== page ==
During the subsequent investigation, Lake County Sheriff’s Detectives learned those who overdosed likely ingested several different drugs. The investigation determined there was cannabis, acid, barbiturates, benzodiazepines, and prescription pills located in the vicinity of those who overdosed.
The overdose victims consisted of four men and a woman, all between the ages of 18-20. Four of the five individuals have been treated and released from the hospital. The investigation into the circumstances surrounding this incident remains ongoing.
Sheriff Mark Curran said, “Two more lives were saved because of the sheriff’s deputies who arrived on scene and quickly administered Naloxone. The Lake County Sheriff’s Office has saved the lives of 16 people suffering from opioid overdose.”
Undersheriff Ray Rose said, “While we are grateful all of these young lives were saved, we have to continue working toward treatment after Naloxone is administered. Law enforcement, mental health advocates, and the community must continue moving forward to reduce the repetition of drug abuse. It is not enough to prevent death by opioid overdose without looking into and intervening at the root of the problem.”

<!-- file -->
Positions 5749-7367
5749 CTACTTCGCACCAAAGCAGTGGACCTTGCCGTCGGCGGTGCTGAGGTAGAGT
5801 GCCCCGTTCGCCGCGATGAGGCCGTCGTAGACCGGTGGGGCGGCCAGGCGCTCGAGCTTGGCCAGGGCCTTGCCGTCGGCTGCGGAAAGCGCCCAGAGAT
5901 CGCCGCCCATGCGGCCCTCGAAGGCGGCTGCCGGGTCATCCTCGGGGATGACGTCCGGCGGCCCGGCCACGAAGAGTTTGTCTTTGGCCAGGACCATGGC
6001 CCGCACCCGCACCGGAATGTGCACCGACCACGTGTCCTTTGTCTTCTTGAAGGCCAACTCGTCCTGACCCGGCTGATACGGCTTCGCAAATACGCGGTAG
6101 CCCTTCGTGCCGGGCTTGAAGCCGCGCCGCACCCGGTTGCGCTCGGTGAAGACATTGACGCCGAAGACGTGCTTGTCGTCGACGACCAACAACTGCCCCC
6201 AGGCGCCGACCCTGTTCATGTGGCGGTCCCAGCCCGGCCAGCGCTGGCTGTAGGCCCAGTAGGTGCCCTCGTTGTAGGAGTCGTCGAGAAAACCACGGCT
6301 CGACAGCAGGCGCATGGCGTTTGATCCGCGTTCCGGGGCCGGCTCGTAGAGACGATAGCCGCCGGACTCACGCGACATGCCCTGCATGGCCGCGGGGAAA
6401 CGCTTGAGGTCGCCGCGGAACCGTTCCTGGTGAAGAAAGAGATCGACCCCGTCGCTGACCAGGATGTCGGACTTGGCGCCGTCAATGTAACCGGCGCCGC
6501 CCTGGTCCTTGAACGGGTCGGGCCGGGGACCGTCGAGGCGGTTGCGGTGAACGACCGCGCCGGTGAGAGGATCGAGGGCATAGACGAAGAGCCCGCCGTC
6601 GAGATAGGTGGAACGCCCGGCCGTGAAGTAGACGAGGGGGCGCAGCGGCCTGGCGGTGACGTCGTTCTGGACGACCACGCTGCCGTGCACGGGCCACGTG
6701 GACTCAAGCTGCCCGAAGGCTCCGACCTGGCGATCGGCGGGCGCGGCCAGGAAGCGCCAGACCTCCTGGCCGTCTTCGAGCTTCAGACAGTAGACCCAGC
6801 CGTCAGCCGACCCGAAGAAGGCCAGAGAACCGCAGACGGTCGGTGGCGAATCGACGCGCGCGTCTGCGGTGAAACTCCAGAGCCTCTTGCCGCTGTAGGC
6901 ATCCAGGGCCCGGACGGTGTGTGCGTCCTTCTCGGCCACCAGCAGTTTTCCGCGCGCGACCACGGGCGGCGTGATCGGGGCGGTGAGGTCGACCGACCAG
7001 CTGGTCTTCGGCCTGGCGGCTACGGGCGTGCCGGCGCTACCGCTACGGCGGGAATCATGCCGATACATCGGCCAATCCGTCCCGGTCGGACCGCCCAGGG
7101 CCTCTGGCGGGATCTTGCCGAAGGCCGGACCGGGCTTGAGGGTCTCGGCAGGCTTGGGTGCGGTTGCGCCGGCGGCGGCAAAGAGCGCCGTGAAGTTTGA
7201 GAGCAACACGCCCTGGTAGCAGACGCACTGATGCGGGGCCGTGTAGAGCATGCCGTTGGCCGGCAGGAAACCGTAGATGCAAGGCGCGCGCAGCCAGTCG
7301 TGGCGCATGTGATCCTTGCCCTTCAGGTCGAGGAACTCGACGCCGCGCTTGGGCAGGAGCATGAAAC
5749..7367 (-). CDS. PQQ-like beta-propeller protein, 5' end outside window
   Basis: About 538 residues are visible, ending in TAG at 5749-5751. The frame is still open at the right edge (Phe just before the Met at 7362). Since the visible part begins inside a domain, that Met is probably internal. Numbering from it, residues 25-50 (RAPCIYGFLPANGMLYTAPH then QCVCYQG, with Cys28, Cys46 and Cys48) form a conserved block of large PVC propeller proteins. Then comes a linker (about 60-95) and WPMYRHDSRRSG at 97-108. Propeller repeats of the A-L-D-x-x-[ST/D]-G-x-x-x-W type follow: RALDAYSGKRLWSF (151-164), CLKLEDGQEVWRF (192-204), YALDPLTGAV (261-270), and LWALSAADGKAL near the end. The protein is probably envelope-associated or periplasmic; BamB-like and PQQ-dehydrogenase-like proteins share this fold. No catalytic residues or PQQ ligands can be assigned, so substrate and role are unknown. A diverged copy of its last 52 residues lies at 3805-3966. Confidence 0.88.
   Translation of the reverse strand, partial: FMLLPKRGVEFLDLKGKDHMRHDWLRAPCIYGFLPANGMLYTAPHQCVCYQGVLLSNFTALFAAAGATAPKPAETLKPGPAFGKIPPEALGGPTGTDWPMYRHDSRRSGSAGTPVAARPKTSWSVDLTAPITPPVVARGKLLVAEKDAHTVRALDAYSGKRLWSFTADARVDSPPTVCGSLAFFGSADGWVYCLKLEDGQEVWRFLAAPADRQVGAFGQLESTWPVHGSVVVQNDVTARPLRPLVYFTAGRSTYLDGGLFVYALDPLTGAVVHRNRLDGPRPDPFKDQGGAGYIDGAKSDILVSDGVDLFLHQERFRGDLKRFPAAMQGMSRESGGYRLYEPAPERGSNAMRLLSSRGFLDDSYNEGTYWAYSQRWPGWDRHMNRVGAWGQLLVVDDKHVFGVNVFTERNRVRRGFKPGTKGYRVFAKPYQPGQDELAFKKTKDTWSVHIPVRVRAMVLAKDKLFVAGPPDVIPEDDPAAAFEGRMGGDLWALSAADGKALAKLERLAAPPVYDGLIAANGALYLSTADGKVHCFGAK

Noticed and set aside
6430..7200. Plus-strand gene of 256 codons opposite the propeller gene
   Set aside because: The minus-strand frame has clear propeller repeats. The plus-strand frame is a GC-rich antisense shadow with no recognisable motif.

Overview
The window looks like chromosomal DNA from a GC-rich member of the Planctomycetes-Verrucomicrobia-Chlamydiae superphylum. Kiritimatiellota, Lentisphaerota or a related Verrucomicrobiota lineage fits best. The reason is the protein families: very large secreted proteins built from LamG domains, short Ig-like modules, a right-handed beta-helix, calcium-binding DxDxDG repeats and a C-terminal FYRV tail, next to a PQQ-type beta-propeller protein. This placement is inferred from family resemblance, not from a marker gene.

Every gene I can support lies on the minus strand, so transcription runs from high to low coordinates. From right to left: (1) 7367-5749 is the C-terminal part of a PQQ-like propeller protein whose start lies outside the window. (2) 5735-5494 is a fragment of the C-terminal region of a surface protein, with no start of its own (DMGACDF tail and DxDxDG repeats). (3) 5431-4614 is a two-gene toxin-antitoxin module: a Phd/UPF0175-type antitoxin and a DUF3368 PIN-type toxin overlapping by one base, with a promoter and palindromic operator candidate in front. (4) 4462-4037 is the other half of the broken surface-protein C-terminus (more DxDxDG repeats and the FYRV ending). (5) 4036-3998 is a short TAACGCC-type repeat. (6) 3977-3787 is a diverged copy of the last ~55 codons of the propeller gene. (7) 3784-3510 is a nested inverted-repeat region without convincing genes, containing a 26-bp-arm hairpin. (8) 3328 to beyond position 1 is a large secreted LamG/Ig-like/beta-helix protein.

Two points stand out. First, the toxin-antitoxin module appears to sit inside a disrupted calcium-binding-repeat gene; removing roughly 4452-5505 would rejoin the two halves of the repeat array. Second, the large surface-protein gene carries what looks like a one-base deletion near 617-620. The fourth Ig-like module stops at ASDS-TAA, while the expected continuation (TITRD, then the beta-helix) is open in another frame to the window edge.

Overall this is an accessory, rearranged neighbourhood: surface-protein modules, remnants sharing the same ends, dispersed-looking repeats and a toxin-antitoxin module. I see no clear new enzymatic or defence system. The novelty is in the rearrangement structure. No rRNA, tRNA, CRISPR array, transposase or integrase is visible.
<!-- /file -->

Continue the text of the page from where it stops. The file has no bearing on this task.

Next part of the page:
Lake County is leading the way at working to provide education and resources to those who are addicted. Approximately 18 percent of the inmates at the Lake County Jail are estimated to be suffering from addiction or mental health issues. The Lake County Sheriff’s Office has personnel in the jail who work with local agencies and community based groups in an effort to provide referrals to inmates suffering from mental health issues or addiction, following their release from jail.
The Lake County Sheriff’s Office has begun to pave the road for all employees to be trained in Crisis Intervention. Beginning in 2016, the Lake County Sheriff’s Office in conjunction with the College of Lake County and North East Multi-Regional Training Unit #3 (NEMRT) has coordinated and hosted 40 Hour Crisis Intervention Team Program classes which have been certified through the Illinois Law Enforcement Training and Standards Board. Lake County Sheriff’s Deputies and other Lake County law enforcement officers are attending this training to aid in law enforcement’s response to those in crisis, which often times involved someone substance addicted.
The Lake County Sheriff’s Office has trained 284 sheriff’s employees in the use and administration of Naloxone. The Lake County Health Department trains Lake County law-enforcement on the use and deployment of Naloxone utilizing an Evzio auto-injector. The auto-injectors are available to Lake County law enforcement through a donation the Lake County Health Department received from a Virginia-based pharmaceutical company.